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HindustanTimes Sat,25 Oct 2014

Patriotic songs, beyond Bollywood

Jyoti Sharma Bawa, Hindustantimes.com  New Delhi, January 25, 2014
First Published: 18:37 IST(25/1/2014) | Last Updated: 13:30 IST(26/1/2014)

We love our Mere Desh ki Dharti and Chak De India. We get teary eyes at Kar Chale Hum Fida and Ae Mere Pyare Watan. But this Republic Day, we want to look beyond just Bollywood when it comes to famous patriotic songs. So, this R-Day when you feel proud to be an Indian, plug into these non-Bollywood, very patriotic songs on your iPod.

Ae mere watan ke logon
Lata Mangeshkar sang this song at Ramlila Maidan in the presence of Prime Minister Jawaharlal Nehru on January 27, 1963, just two months after the end of India-China war. This song was written by Kavi Pradeep and composed by C Ramchandra commemorating Indian soldiers who died during the war. If you listen to it today, more than 50 years later, we bet it will bring tears to your eyes. Respect.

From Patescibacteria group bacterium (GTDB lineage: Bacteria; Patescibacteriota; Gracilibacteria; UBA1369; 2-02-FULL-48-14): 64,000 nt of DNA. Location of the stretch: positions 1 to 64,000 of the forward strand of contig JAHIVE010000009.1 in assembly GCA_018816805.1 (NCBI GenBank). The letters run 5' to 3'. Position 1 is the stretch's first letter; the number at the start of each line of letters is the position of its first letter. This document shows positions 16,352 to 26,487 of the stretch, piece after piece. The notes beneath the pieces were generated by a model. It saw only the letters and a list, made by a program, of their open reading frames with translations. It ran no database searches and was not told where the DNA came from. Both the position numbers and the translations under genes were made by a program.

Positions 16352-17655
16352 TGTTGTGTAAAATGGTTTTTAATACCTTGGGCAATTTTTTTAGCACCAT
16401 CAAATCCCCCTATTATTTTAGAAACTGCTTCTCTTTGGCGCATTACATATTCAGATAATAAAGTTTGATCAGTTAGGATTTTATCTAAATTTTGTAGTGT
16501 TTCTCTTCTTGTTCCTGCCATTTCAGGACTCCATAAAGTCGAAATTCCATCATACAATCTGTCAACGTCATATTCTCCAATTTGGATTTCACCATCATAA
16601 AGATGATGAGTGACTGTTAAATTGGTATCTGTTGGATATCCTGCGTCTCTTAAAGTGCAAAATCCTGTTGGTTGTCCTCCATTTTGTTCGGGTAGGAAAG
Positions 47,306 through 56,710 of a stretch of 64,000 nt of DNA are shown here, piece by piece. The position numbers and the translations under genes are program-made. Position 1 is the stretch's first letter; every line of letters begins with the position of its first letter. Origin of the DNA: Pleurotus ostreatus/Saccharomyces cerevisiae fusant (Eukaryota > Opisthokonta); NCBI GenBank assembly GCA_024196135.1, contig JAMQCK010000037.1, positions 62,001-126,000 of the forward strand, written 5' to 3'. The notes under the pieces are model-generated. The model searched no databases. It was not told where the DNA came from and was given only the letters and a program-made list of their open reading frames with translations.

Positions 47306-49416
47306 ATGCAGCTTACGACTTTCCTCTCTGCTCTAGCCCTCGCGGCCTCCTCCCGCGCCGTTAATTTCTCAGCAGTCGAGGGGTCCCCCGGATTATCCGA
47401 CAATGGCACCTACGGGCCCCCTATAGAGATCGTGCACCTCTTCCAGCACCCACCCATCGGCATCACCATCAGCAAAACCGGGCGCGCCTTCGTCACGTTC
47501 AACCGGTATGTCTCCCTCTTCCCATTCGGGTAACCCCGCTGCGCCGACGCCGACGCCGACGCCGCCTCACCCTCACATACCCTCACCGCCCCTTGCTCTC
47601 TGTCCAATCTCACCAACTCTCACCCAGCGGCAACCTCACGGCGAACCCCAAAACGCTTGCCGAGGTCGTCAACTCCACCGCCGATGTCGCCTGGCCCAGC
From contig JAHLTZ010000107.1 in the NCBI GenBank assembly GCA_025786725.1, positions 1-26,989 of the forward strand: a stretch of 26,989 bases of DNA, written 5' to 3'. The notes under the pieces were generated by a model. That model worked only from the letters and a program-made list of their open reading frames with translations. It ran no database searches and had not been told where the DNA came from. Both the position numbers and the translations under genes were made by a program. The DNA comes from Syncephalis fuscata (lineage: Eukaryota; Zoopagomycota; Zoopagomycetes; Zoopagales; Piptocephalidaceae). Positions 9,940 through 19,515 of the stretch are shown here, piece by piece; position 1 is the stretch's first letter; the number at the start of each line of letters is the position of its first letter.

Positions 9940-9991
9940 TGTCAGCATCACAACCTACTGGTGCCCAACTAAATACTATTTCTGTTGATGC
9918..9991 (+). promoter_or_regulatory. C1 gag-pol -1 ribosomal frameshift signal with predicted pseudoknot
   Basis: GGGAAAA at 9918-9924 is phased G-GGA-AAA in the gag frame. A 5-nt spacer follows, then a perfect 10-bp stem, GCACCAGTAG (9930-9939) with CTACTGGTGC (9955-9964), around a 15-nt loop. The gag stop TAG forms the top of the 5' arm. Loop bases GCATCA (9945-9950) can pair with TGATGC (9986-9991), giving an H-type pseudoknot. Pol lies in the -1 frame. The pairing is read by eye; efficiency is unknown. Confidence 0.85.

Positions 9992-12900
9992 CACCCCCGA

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Mile sur mera tumhara
This wasn't Bollywood but has got crazy following online. If you were a '80s kid then you would define it as uber cool patriotism - not jingoistic and not Bollywood. Truly democratic and showing India in all its glory and diversity, it makes you realise just what our country stands for. A revival of this song was attempted but it failed. It is impossible to improve perfection. For us, it is India's unofficial national anthem!

Vande Mataram
This song was written by Bankim Chandra in 1875 and has been interpreted and re-interpreted in so many ways. On the 50th anniversary of India's independence, AR Rahman decided to give it a beats-infused revival. While retaining the beauty of the original, Rahman brought it in tune with the times. Jai Ho!
Maa Tujhe Salaam
This one is an ode to both the mother and the motherland. Composed and sung by our very own Mozart AR Rahman, it captures what today's generation feels about its country.

Silent national anthem
Silence can be eloquent. Shot with nearly 500 children with hearing and speech disabilities from eight Mumbai-based special schools, this one made the most cynical of us to get up when it was played before screening of films in cinema halls. Patriotism, as they say, knows no language.

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